Simon King | Wharf Financial Services
Simon’s entry as a Diamond is more unusual than most, given he has only been part of the bridging sector for the past nine months. But then not many of us can say we’ve raised the best part of half a million pounds for charity over the last decade. Since the age of 16 he’s had a passion for cycling, so in 2009 while at banking giant Lloyds he co-founded a bike team, the ‘Green Army’. Over the next seven years to 2016 Simon and the Green Army raised over £400,000 for charities including The Royal British Legion, Demelza Children’s Hospice, The British Heart Foundation and finally Bloodwise. For this last charity in 2016 the Green Army Bike Team took on two big rides, going from Carcassonne to Barcelona, across the Pyrenees, including the climb of Port D’ Envilira, the highest road in Europe at 2408 meters, as well as doing the London to Paris 24 Hour Challenge. The money he helped raise will have changed the lives of those relying on the help of his chosen charities. Yet Simon considers he has been the fortunate one: “I’ve been lucky enough to ride some of the most stunning roads in Europe, and make many new friends along the way,” he says. And he’s not done yet; Wharf Financial Services will be organising a ride as soon as the lockdowns are fully lifted.
Pivoting has been the buzzword of the pandemic as we have all tried to adapt as best we can to a very not normal situation. In May 2020, as the full horrors of coronavirus began to emerge, Simon found himself in his first ever break from full time employment since leaving school in 1977, following a lifelong career as a banker (and 41 years with Lloyds). Staring down the barrel of an at best uncertain jobs market, some in his position may have considered the middle of a global pandemic an apt time to bow out and retire. Not Simon. “One thing I knew for sure was that I was nowhere near ready to retire. I hate throwing anything away, unless it’s broken or worn out, so why would I throw away 43 years of experience in financial services?” he says.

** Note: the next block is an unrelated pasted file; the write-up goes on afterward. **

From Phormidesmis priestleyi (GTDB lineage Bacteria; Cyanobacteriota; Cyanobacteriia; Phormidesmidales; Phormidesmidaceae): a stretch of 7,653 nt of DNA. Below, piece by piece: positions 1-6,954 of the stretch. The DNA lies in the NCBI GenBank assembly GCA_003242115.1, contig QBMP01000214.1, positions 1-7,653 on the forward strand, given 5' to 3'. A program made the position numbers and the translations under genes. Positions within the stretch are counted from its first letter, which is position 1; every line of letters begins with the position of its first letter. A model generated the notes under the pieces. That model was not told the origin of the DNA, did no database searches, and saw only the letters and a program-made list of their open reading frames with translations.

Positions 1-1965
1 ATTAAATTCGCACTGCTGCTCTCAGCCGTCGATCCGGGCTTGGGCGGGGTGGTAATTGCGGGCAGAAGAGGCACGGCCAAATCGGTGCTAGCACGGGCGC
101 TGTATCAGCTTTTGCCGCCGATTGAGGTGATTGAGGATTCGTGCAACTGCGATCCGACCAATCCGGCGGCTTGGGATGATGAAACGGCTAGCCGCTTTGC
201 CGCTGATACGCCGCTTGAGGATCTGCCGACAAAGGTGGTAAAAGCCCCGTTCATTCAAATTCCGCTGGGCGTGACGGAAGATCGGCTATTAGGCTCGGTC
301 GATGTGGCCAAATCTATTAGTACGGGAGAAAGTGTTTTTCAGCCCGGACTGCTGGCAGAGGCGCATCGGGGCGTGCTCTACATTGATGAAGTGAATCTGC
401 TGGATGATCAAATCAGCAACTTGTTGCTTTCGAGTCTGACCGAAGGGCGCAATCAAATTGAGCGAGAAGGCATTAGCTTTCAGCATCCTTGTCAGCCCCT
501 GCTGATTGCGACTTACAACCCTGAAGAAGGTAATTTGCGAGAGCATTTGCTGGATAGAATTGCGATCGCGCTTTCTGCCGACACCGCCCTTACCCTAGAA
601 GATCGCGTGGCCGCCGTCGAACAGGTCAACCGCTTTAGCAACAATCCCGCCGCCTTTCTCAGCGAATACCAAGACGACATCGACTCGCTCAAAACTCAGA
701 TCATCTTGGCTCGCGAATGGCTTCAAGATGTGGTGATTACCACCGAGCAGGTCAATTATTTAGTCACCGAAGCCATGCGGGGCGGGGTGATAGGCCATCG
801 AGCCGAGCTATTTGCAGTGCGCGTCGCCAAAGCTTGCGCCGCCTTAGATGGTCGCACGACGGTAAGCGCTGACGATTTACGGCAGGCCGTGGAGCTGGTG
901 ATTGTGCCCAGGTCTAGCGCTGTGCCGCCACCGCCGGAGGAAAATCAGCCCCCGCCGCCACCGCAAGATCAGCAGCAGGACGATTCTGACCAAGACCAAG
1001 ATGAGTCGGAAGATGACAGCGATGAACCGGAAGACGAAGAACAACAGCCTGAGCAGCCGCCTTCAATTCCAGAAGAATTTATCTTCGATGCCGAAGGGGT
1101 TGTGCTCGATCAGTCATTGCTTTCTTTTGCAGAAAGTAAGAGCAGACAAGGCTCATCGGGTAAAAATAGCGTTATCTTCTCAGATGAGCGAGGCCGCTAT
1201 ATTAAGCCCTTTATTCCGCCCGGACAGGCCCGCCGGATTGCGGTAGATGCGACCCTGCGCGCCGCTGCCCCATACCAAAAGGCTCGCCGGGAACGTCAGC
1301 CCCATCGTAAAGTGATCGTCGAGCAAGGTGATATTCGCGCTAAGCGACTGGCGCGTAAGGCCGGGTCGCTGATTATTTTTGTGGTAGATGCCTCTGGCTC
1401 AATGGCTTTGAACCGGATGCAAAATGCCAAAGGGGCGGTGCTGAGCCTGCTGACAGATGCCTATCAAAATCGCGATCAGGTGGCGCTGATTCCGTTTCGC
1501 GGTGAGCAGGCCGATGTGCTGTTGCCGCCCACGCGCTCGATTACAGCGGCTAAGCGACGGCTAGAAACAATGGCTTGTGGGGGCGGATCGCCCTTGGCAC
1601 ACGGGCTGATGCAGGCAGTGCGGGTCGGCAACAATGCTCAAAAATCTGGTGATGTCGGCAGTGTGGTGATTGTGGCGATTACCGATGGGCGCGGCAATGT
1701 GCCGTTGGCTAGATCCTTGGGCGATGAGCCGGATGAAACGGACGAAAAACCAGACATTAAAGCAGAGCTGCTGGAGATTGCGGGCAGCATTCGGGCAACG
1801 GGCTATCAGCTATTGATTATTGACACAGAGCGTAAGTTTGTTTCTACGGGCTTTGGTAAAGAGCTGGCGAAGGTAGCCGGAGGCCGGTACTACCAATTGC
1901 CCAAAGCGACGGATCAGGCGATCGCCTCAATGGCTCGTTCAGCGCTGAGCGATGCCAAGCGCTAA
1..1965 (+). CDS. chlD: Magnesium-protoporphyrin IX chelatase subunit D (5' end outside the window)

What to do but join forces with someone else trying to relaunch themselves at the worst possible time? Marc Champ was setting up Wharf Financial and called to invite his old friend Simon in. “Once I’d picked it up, I loved it,” he says. Simon brings the enthusiasm for a challenge honed from his charity work into his new role in bridging, unafraid to face new hurdles, and learn new skills, late in his career. “What I love is while many banks will look at a proposal and say ‘no thanks – this isn’t one for us’, a broker has the opportunity to really spend time with the customer and consider all of the available options,” he says of his position switch.
You don’t come away from 40 years of banking without learning a trick or two. “The relationship is always more important than the transaction,” says Simon, pointing out his very first Trustpilot review was from a client who, after some discussion, didn’t actually proceed with his application, “but will be in a far better position to do so in a few months time”. His plan is to capitalise on his banking experience to set Wharf apart. “We have the expertise to cover all areas, from domestic franchise funding right through to International Trade Finance, so I think we should promote that and really differentiate ourselves from the competition,” he says. Reinvention in the middle of a global health crisis is no mean feat. “I’m learning a new job and have made a significant career change, proving you can teach an old dog new tricks!”